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Thursday, September 30, 2004

Boo-hoo I received notification this morning that both 'Be Worth It' and 'Internet Cafe' have failed in their attempts to get into this year's International Playwriting Festival at the Warehouse Theatre. Normally I put these things down to clerical errors, but this time the explanation is more obvious. Entries had to be submitted under a pseudonym to ensure impartiality in the judging process (and to stop them chucking it in the bin the moment they saw my name), so I entered 'Be Worth It' in Lisa's name. Which is where I went wrong. Putting aside the possibility that Lisa's reputation stretches as far as London, it seems clear that there's a deep-seated prejudice at work here. Sexism is rife in the playwriting world, and women such as myself face a constant struggle to make it in this male-oriented environment. They were no doubt threatened by the emergence of a strong female voice with something to say, and chose to suppress it with a standard rejection letter. There's no other explanation. If I was a man I'd be on the front page of the Evening Standard by now.

Boo-hoo I still haven't had a reply to the e-mail I sent to the SCDA, politely asking why they haven't bothered letting me know about the success (or, let's face it, failure) of 'Ledgers' in their one-act play competition, despite an assurance that I'd be notified one way or the other by August. So much for the nicey-nicey approach. I wish I'd called them Scottish twats now.

Boo-hoo I didn't win the lottery last night. Which is Lisa's fault for not being born on the 14th of April. At least that would've given me four numbers.

Boo-hoo I've got a cold.

Boo-hoo And a headache.

Boo-hoo And the fact that the BBC have commissioned a third series of the dire sit-com 'All About Me' is still a source of some grief in the Gardner household. Chloe is particularly annoyed.

Boo-hoo And finally...

Boo-hoo I've run out of bagels.

I knew it was a mistake to ignore that chain letter.

Wednesday, September 29, 2004

Today Lisa and I have reached the relationship milestone of a third of a year. Which I believe is Tupperware in the official anniversary listings, but I could be wrong. It's obviously important to celebrate these occasions together, to foster a spirit of intimacy and closeness. But Lisa was eating all the salad cream, so I came home yesterday instead.

To be honest I was getting bored with having to make detours past rotting farm animals in the town centre. I'm no stranger to seeing a couple of prime calves in the morning (see fact 73), but if you're going to dump a couple of cows in the middle of Brighton, you could at least turn it into a barbecue.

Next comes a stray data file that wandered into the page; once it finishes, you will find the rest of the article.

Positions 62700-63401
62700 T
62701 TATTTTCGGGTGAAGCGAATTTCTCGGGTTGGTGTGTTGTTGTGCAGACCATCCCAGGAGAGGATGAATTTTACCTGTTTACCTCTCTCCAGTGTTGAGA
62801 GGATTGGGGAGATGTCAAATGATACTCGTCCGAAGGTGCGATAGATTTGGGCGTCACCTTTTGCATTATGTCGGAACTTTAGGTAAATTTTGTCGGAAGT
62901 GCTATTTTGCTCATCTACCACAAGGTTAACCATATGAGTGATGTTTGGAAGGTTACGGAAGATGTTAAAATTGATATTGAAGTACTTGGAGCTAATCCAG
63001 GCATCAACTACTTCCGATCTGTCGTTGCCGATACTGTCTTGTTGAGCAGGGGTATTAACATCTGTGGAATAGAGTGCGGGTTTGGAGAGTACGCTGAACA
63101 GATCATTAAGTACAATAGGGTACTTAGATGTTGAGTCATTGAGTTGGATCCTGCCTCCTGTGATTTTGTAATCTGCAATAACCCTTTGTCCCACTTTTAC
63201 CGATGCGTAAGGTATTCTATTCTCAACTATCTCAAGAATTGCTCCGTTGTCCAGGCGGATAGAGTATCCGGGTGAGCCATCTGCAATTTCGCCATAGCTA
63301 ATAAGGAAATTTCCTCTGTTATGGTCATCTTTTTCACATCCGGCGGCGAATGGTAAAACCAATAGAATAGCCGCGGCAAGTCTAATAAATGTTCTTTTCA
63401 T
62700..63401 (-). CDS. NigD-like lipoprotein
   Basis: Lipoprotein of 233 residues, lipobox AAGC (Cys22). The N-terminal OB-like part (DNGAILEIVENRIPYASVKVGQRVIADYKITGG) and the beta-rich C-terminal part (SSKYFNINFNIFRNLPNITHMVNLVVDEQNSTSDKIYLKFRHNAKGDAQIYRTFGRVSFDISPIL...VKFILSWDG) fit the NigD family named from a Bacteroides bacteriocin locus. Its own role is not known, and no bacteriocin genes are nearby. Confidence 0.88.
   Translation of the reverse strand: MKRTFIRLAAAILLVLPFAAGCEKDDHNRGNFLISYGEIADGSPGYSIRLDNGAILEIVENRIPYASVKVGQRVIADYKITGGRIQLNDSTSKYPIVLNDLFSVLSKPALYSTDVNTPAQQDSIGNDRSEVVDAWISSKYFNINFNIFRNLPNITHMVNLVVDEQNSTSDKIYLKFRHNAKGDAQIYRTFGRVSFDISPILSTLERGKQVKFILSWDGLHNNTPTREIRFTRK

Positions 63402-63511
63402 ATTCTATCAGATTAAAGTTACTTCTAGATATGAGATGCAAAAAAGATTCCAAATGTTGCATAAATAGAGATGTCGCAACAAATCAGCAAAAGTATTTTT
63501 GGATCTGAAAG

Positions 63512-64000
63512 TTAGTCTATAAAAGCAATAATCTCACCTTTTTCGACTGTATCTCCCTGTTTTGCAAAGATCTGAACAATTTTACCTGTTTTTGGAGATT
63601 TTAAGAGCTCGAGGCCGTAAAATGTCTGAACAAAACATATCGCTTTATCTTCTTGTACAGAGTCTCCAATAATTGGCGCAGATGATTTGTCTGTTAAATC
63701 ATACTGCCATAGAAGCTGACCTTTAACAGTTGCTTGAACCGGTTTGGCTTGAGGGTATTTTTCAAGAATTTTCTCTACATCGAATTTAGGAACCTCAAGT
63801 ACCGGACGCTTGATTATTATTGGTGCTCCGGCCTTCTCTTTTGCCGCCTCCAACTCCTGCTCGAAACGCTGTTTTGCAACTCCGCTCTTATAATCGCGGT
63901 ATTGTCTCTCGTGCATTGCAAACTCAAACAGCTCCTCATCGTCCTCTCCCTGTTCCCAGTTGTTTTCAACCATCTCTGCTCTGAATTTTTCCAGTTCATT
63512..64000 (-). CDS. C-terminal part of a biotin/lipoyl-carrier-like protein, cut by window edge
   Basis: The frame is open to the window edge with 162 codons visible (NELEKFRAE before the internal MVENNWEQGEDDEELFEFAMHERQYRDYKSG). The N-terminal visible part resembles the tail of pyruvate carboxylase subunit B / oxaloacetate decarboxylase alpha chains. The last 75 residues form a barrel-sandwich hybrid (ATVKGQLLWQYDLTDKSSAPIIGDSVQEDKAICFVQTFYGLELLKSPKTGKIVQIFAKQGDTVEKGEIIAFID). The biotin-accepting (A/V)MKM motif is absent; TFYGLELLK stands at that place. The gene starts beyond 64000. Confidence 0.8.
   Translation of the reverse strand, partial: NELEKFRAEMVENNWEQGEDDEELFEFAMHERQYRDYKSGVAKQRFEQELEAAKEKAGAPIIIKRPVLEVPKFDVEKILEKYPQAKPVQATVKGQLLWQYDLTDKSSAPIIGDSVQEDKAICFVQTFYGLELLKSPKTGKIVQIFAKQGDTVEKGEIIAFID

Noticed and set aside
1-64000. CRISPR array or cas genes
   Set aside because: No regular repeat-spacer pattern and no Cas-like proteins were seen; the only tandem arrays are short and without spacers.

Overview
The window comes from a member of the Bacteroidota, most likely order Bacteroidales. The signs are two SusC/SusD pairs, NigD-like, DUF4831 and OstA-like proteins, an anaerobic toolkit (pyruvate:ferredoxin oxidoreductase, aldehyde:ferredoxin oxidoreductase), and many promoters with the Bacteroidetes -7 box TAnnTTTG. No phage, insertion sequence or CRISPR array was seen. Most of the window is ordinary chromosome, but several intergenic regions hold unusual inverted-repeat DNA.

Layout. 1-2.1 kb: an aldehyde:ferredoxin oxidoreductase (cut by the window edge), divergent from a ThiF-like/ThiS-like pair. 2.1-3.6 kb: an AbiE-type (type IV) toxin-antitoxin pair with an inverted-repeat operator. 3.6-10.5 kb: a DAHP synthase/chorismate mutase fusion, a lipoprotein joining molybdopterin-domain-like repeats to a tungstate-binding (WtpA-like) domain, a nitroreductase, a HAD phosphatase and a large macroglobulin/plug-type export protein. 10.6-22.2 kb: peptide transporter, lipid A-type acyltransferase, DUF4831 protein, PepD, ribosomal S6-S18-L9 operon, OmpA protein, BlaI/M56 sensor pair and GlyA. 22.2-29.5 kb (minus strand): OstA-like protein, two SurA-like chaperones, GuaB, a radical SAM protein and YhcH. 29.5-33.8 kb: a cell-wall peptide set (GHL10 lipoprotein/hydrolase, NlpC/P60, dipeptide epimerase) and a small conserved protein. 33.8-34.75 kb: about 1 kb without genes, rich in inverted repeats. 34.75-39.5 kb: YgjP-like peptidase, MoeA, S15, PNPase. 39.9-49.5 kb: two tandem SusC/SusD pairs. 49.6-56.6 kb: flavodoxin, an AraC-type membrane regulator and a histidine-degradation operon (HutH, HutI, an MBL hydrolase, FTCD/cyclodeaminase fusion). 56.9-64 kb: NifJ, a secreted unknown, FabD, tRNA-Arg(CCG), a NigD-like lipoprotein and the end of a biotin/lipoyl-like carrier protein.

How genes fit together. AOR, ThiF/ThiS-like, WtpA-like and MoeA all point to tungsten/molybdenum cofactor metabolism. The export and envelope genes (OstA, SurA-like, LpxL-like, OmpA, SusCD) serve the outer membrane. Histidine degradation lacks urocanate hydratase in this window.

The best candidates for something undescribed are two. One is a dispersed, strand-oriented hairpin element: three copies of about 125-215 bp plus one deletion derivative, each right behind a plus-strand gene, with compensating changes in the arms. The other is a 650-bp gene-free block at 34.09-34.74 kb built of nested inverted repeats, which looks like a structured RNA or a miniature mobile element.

Lisa and I did walk scarily close to the bovine death scene at lunchtime (which whetted my appetite for a burger), and saw a policeman with a machine gun being filmed by a TV crew, a sight which had me jumping up and down with excitement, as Lisa strolled on nonchalantly. She's seen it all before in Brighton.

I chose not to join in the pro-hunt march, which was a missed televisual opportunity I admit, but I did enjoy seeing the local TV news reporter doing a piece to camera with a cuddly fox glove puppet on his hand. It's good to see them treating the story with suitable gravitas.

Anyhoo, I was eventually forced to return to Shotley Gate on account of the fact that Lisa can't get Channel 5 (which is her own fault for living in such a remote location, a good half mile from a major city centre). As a shameless fan of reality TV, I've recorded the first three episodes of 'The Farm', so I had to get back to watch them all before tonight's show.

I'm pushed for time though, and not just because I'm busy playing poker. I'm dangerously close to completing a literary extravaganza I started ten months ago, and which I expected to have finished by the end of January. I've settled on a self-imposed deadline of next Friday. I feel that if you start writing something at the end of November, it's always good to finish it before the end of the following October, otherwise you face accusations of slacking and procrastination. And you end up forgetting what you named your main character on the first page.